I noticed that there was a whole series of trails that branched off and went down further. But we were getting hungry, so we decided to turn around and head back into town. As we did, we saw a sign for the Johnny Cash Trail. I had no idea why that was there, so we moved on. Later, talking to my Dad he said “You were in Folsom? The same Folsom form the Johnny Cash song, Folsom Prison Blues?” Looking at the map I realized the trail goes very close to Folsom Prison. Well, that explains it…

The mystery of why this trail exists was solved by my father

In town we found food at the Sutter Street Grill. Served sizable breakfast all day long, so we had a fantastic meal. Then we decided to check out the stores in town. We played some games at The Game Getaway, bought fun socks at Socktown, and cute hair bows at Pixie Spirit Boutique. My son even had a small concert, playing his piano pieces on a piano outside Not Too Shabby. And you can’t have a fun day without ice cream! We each had cones at Snooks Candies and Chocolate Factory. I wanted to buy chocolate but decided not so since I would just eat it.

We explored the shops and food in the Historic District and found so many gems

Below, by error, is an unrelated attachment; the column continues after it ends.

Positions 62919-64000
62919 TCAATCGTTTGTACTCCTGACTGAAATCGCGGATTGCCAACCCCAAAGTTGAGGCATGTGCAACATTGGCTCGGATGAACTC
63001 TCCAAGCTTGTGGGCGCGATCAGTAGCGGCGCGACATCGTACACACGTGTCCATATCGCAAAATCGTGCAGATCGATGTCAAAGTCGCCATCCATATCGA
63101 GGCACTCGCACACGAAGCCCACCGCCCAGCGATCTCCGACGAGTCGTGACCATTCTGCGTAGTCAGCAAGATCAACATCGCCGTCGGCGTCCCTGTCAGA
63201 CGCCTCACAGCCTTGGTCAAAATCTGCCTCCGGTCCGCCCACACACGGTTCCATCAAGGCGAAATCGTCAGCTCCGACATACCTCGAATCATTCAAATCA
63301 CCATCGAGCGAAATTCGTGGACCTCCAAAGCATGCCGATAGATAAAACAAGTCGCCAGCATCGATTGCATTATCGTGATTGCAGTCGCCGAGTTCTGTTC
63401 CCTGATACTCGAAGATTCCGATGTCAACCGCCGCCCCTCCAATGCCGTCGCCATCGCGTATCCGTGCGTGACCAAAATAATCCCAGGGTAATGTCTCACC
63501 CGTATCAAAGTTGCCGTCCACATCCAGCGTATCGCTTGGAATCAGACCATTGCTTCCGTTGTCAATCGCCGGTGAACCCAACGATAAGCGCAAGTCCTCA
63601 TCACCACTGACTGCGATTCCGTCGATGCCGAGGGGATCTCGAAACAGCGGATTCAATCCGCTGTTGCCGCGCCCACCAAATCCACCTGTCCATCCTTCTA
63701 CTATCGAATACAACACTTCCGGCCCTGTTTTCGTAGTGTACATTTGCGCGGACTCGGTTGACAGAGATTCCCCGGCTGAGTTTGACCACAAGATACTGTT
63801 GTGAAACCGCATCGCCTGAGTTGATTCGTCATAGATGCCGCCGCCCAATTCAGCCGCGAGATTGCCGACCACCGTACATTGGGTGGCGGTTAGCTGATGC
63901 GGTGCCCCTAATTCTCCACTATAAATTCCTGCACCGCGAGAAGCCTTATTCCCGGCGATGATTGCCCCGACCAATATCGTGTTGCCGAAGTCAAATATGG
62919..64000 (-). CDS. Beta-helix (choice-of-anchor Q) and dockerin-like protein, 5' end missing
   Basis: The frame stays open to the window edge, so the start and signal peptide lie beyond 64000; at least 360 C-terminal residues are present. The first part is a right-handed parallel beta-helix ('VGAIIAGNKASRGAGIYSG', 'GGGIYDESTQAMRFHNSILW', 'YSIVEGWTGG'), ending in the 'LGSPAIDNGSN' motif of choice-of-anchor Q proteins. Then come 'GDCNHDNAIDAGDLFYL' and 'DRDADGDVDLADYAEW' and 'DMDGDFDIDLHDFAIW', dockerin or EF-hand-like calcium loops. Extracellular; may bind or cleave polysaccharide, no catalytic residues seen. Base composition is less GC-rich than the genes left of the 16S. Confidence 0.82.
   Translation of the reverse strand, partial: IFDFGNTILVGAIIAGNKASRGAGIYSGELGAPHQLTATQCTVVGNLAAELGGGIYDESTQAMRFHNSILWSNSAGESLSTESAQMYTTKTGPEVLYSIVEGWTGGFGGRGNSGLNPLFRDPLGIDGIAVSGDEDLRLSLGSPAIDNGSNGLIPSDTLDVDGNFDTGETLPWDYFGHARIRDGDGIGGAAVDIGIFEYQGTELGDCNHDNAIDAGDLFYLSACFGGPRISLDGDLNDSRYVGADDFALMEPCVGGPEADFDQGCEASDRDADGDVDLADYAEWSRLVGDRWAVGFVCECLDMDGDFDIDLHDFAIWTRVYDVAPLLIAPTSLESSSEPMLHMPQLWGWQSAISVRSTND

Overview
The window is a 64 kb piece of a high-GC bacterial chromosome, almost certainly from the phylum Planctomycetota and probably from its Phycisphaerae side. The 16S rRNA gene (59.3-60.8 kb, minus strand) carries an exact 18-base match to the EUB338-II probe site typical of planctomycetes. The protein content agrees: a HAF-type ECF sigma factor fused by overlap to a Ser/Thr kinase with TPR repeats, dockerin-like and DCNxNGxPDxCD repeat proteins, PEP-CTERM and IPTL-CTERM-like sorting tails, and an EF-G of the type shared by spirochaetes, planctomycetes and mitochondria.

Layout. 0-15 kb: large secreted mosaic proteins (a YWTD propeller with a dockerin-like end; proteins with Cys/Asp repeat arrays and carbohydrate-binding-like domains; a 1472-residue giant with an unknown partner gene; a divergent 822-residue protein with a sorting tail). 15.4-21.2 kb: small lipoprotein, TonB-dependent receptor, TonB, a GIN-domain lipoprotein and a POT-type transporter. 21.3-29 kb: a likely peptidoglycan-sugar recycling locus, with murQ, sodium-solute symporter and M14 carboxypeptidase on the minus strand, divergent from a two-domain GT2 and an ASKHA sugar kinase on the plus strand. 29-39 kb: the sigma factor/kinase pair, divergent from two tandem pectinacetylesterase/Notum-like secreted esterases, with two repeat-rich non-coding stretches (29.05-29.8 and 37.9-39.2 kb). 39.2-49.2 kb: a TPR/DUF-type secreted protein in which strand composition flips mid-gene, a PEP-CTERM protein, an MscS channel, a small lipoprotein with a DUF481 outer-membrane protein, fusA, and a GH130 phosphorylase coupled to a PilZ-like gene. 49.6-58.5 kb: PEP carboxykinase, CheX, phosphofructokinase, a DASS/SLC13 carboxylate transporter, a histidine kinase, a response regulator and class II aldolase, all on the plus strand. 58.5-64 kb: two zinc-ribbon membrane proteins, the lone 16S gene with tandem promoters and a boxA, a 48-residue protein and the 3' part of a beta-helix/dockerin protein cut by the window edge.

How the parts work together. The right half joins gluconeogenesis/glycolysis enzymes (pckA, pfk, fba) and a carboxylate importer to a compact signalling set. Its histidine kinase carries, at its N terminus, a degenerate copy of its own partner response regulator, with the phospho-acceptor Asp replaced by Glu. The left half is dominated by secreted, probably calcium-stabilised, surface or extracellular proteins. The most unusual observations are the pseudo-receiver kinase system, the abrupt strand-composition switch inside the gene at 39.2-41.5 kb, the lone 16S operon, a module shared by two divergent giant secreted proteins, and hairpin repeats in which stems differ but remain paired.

After a long day we decided it was time to head back to the Bay Area. We meandered back to the parking lot thinking about the fun we had that day. In the morning, I thought I had ruined the day for everyone. I thought we would have nothing to do. Instead we discovered this wonderful town full of hiking, walks, stores and even more we didn’t get to see due to the museums being closed. We all agreed we have to come back and check out the history museums. But we will also enjoy the lake, trails, and shops that make this a great town to spend the day.

*

My kids, after years of watching me write and reading my blogs, said they wanted to contribute. But being more modern than there mom, they chose video as their format. So check out the YouTube video below, and like it if you want to see more from the Around the World with Kids Blog Kids.

*Stared photos taken by Atma Photography